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CBO analysis: Deregulation won't spur major job growth

November 16, 2011|By Lisa Mascaro, Washington Bureau
(Joshua Roberts / Bloomberg )

The nonpartisan Congressional Budget Office reinforced what private-sector economists have been saying for months: The best proposals to spur the economy would cost the government but prove better at quickly creating jobs than pursuing an anti-regulatory policy as proposed Republicans in Congress.

CBO Director Douglas Elmendorf said extending unemployment benefits or payroll tax breaks to those who are most likely to spend the money, as well as providing as tax credits to companies that hire new workers, are among the types of policies that could best boost the economy and create jobs. Rolling back regulations would not have the same immediate jolt, according to a new report.

"The economic effects of certain changes in regulatory policies probably would be too small or would occur too slowly to significantly alter overall output or employment in the next two years," Elmendorf wrote this week on the CBO blog.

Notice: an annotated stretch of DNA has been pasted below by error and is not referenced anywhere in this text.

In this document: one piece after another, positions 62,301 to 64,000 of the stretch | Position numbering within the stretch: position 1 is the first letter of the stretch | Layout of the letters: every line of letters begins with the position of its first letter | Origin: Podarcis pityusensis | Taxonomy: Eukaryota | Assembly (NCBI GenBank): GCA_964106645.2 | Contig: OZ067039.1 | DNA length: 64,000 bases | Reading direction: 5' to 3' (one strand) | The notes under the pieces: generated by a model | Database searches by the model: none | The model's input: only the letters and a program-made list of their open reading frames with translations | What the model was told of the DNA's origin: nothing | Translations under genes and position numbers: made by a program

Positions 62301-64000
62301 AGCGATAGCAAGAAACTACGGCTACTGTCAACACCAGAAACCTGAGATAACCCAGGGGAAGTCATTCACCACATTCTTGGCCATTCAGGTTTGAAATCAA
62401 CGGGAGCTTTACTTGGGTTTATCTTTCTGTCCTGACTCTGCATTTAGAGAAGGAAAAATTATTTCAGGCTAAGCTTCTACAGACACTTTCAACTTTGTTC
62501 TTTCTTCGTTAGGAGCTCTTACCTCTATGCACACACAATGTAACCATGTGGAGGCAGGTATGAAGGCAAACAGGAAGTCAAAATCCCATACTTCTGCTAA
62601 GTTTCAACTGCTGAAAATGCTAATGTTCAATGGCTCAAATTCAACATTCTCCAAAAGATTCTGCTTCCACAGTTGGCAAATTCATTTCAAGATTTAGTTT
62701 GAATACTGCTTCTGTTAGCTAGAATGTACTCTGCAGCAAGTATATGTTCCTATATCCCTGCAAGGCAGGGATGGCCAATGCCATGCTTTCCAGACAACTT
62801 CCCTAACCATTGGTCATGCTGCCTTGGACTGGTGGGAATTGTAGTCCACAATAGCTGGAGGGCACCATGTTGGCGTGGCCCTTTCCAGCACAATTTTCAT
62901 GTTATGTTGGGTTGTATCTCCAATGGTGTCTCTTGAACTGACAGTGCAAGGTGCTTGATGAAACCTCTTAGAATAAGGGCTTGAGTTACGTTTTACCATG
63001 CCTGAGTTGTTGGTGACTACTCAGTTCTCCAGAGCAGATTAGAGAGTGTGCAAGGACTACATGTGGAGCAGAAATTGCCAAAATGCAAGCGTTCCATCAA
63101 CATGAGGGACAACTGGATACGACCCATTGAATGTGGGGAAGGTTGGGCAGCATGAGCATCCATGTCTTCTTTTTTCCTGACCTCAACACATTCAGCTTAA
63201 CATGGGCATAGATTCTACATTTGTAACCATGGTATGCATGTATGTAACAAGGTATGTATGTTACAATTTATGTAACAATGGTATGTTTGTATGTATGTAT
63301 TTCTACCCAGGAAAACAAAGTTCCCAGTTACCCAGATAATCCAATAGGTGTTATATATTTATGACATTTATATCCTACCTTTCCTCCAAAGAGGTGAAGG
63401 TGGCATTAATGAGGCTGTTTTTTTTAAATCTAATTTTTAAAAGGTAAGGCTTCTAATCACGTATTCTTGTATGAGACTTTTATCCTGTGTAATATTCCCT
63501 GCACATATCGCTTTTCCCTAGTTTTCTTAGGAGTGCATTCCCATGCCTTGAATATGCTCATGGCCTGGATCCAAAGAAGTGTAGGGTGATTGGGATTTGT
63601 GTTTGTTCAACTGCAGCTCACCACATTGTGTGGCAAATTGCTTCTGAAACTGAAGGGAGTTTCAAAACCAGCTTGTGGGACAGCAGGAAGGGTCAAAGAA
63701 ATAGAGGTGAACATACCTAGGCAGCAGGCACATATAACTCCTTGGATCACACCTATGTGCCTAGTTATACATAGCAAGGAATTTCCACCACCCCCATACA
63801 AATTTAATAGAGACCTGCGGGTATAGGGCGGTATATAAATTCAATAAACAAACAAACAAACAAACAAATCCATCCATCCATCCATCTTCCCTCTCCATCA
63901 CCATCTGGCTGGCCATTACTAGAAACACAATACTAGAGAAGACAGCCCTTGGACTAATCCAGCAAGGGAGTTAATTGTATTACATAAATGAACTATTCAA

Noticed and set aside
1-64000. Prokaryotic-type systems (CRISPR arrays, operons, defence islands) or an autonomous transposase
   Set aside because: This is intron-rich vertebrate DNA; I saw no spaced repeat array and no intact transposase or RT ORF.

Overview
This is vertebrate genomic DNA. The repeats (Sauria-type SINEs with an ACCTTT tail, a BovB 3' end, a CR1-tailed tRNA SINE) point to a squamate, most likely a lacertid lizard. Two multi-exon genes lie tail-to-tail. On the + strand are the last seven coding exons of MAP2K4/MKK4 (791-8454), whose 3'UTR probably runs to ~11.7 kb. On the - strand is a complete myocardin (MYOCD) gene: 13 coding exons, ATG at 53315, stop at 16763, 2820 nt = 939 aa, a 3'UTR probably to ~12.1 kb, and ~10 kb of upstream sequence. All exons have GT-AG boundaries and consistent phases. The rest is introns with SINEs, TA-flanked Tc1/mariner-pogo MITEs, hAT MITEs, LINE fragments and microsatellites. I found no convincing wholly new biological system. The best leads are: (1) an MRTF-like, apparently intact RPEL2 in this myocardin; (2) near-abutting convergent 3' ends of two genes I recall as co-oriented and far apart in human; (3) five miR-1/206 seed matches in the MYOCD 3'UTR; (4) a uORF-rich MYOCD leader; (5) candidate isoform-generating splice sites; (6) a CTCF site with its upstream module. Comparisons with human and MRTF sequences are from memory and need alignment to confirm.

The CBO's analysis comes as Congress is deeply divided over the best approach for strengthening the sluggish economy at a time when jobs are the top issue on voters' minds. The congressional super committee is also struggling to reduce deficits. The report offered a gloomy outlook under current policies, with an estimated 9% unemployment rate through 2012 and economic growth lower than potential.

Republicans have rejected most aspects of President Obama's jobs plan, which would have accomplished some of the prescriptions the CBO suggests. The GOP jobs agenda has consisted largely of limiting government regulation and cutting corporate taxes.

House Speaker John Boehner has noted the more than 130 private economists that support the GOP approach.

One of them, Wayne Brough the chief economist at the tea party-aligned FreedomWorks, said limiting government regulations can provide short- and long-term benefits.

"There are opportunities for employment gains from deregulation, even in the short term," Brough said by email. "Removing regulatory barriers provides firms new opportunities to invest.  While the benefits will be greater over time, removing regulatory barriers will provide short-term benefits as well."  

But other private economists have said regulatory rollbacks would not lead to major job growth in the near-term. They say regulations need to be assessed individually for their costs and benefits to society, rather than judged as a group.

The CBO warned that spending money now to bolster the economy would contribute to annual federal deficits, which are too high to be sustained. It said a long-term deficit-reduction strategy was vital to the nation's financial health.

"To achieve long-term fiscal sustainability, a combination of policies would be required: changes in taxes and spending that would widen the deficit now but reduce it later in the decade," the CBO wrote.

You can read the full CBO report here.

lmascaro@tribune.com

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